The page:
Thousands of Zimbabweans marched through the capital on Saturday demanding that President Robert Mugabe step down, days after the military placed the longtime ruler under house arrest.
Euphoric crowds gathered near the State House where Zimbabweans cheered, danced, waved flags and hugged soldiers who were stationed outside the government building in Harare. Some marchers carried posters and signs, including ones that said, "Enough is enough Mugabe must go" and "Mugabe out."
“It’s like Christmas,” one marcher, Fred Mubay, told The Associated Press.
It was the first public demonstration since Zimbabwe's military apparently took charge earlier in the week, and one that would have been perhaps unthinkable just months ago.
“This is the biggest day in the history of Zimbabwe,” another resident, Trust Chuma, told The Associated Press.
The first signs of a military takeover emerged Tuesday as armored vehicles were deployed near the capital, one week after Mugabe fired his deputy and longtime ally, Vice President Emmerson Mnangagwa, and accused him of scheming to take power, including through witchcraft.
An established Zimbabwean journalist who spoke to ABC News on condition of anonymity said members of the military marched inside the state broadcaster's headquarters on Tuesday and told employees there to not be afraid, that "we are here to protect you" and that they should continue their work as usual.
The U.S. Embassy in Zimbabwe issued an advisory Tuesday night, urging all employees to stay home the following day and warning American citizens in the southern African nation to shelter in place "as a result of the ongoing political uncertainty."
Zimbabwe's army addressed the country on state-run media Wednesday morning, vehemently denying speculation this was a coup d'etat and assuring citizens the president and his family are "safe and sound."
"We are only targeting criminals around him who are committing crimes that are causing social and economic suffering in the country, in order to bring them to justice. As soon as we have accomplished our mission, we expect that the situation will return to normalcy," Maj. Gen. S.B. Moyo, spokesman for the Zimbabwe Defense Forces, said in a statement on the state broadcaster.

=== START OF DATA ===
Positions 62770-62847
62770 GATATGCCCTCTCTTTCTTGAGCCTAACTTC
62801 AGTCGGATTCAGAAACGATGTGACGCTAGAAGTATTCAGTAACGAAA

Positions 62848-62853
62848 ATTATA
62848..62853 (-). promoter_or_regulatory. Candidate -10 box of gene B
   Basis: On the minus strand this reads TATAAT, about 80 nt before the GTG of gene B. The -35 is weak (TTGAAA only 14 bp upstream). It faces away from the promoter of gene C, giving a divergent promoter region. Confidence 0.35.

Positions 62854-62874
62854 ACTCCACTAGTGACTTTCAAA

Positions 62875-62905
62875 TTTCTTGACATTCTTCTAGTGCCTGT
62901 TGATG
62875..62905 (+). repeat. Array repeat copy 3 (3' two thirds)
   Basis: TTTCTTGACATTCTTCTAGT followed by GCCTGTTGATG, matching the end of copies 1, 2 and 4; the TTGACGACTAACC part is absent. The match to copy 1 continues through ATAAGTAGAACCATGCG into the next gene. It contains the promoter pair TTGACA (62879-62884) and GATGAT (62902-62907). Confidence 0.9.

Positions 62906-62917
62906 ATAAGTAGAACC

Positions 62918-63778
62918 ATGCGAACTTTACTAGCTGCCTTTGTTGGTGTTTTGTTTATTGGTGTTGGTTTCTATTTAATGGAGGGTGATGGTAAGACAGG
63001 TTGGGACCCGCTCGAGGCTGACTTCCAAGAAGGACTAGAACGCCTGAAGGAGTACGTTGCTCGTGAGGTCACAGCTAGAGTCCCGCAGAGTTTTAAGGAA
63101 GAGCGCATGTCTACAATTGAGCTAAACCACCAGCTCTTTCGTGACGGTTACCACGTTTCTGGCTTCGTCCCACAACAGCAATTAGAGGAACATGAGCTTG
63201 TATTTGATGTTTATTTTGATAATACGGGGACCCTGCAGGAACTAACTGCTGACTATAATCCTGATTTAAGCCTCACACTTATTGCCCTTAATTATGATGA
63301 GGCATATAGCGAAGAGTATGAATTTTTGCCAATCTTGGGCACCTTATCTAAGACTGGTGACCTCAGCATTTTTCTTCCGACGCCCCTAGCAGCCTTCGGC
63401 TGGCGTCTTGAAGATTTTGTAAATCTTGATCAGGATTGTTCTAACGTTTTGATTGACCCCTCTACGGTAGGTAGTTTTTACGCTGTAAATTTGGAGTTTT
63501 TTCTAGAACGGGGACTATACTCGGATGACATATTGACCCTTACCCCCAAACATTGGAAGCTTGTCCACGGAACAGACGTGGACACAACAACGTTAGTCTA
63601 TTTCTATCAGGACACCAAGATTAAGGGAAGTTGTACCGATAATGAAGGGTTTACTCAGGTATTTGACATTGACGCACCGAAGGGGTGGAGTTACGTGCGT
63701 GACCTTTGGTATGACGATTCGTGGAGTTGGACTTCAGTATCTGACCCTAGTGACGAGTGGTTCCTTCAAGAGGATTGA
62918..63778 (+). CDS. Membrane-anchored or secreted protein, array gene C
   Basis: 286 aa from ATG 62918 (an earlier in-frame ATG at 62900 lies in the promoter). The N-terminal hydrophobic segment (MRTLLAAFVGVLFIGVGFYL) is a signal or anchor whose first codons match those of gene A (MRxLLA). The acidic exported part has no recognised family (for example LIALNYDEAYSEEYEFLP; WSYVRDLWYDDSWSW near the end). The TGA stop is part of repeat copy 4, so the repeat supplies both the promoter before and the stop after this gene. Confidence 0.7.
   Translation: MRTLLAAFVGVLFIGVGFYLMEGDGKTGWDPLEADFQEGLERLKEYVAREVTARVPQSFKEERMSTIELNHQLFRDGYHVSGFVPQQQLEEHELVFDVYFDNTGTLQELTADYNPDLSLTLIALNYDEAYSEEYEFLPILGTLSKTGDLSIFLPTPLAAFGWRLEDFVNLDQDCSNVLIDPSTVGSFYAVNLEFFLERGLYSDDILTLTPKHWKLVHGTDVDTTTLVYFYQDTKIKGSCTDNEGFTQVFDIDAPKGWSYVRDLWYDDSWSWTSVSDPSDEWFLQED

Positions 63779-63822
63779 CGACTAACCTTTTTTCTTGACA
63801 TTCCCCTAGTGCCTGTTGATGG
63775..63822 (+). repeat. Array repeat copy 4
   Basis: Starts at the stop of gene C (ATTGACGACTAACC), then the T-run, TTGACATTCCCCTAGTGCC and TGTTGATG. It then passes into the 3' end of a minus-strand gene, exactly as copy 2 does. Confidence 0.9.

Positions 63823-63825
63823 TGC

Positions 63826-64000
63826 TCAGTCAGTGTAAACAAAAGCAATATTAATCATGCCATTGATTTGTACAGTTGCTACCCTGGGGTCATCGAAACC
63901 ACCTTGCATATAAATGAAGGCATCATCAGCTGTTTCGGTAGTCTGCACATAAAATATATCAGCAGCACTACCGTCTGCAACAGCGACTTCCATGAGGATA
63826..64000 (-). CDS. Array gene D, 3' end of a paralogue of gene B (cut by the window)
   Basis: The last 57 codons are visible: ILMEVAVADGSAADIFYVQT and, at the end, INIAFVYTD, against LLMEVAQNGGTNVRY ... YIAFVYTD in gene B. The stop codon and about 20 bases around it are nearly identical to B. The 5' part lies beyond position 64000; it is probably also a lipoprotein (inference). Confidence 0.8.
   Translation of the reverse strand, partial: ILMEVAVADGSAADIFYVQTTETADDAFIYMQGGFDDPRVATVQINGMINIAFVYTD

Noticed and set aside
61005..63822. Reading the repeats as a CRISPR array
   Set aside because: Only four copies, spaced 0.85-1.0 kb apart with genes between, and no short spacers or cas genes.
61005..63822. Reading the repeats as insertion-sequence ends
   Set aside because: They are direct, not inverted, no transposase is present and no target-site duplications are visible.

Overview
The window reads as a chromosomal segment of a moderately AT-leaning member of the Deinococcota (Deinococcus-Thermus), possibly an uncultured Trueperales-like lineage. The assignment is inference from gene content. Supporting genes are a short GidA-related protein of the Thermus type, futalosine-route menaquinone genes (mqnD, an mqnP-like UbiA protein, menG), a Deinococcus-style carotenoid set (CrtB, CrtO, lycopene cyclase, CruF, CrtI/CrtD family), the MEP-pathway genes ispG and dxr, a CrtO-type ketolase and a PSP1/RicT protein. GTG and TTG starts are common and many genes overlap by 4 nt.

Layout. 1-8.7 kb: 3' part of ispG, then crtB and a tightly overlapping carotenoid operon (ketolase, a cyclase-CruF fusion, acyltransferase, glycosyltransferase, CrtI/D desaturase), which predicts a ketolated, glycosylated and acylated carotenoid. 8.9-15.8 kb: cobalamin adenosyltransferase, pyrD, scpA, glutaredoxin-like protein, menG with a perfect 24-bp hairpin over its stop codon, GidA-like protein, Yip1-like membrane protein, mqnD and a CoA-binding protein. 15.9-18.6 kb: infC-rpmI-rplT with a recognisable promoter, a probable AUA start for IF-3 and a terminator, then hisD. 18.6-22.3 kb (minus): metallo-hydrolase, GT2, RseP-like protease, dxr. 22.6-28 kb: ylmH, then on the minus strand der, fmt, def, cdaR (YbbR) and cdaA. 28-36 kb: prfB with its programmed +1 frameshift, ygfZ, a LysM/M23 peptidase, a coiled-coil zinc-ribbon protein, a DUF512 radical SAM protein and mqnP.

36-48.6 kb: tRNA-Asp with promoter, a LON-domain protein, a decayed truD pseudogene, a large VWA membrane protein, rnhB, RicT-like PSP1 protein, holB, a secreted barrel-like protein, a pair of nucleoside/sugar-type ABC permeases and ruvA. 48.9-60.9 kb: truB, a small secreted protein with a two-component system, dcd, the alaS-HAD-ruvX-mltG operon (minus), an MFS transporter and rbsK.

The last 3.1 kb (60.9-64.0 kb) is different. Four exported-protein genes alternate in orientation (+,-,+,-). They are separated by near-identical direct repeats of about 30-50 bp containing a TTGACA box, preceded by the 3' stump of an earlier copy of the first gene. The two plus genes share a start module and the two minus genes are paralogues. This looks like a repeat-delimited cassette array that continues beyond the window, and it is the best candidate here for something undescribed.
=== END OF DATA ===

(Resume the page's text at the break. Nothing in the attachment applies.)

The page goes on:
"To both our people and the world beyond our borders, we wish to make it abundantly clear that this is not a military takeover of government. What the Zimbabwe Defense Forces is doing is to pacify a degenerating political, social and economic situation in our country, which if not addressed may result in a violent conflict," he added.
Moyo urged other security services to "cooperate" with the army "for the good of the country," and warned that "any provocation will be met with an appropriate response."
As the political turmoil continued to unfold, it remained unclear whether Mugabe was still in power.
The president of neighboring South Africa, Jacob Zuma, said he spoke with Mugabe on Wednesday morning, who told him he was "confined to his home but said that he was fine." Zuma sent "special envoys" to meet with Mugabe and the Zimbabwean army "in light of the unfolding situation," according to a press release from the South African presidency.
The whereabouts of Mugabe's wife were still unknown; though journalists in Harare told ABC News she's believed to be with her husband under house arrest at the presidential palace.
It's uncharted waters for Zimbabweans. Mugabe, 93, has led the country since its independence in 1980. He is the world's oldest head of state. In December last year, Zimbabwe's ruling party ZANU-PF confirmed Mugabe as its sole candidate for the 2018 election, despite concerns over his age and health.
Mugabe is still revered by some Zimbabweans as a freedom fighter who helped liberate the former British colony Rhodesia from white minority rule. But many have come to view him as an avaricious autocrat who has plundered the country's resources.
Zimbabweans have seen the economy expand and contract under Mugabe's reign. In recent years, the economy has suffered from rampant corruption, mounting debt, food shortages, a collapsed currency and a deteriorating investment climate.
The United States in 2003 imposed targeted sanctions, a travel ban and an asset freeze against Mugabe and his close associates, citing the Zimbabwean government's human rights abuses as well as evidence of rigged elections.
Nevertheless, Mugabe so far has showed no signs of relinquishing his iron grip on power. He appeared in public Friday for the first time since the apparent military takeover to preside over a university graduation ceremony in Harare.
The decadeslong ruler is said to be asking for more time amid talks with regional leaders, The Associated Press reported.
Zimbabwe's former war veterans minister, Tshinga Dube, told The Associated Press on Saturday that the ruling party will recall Mugabe "as early as tomorrow."
ABC News' Sohel Uddin contributed to this report.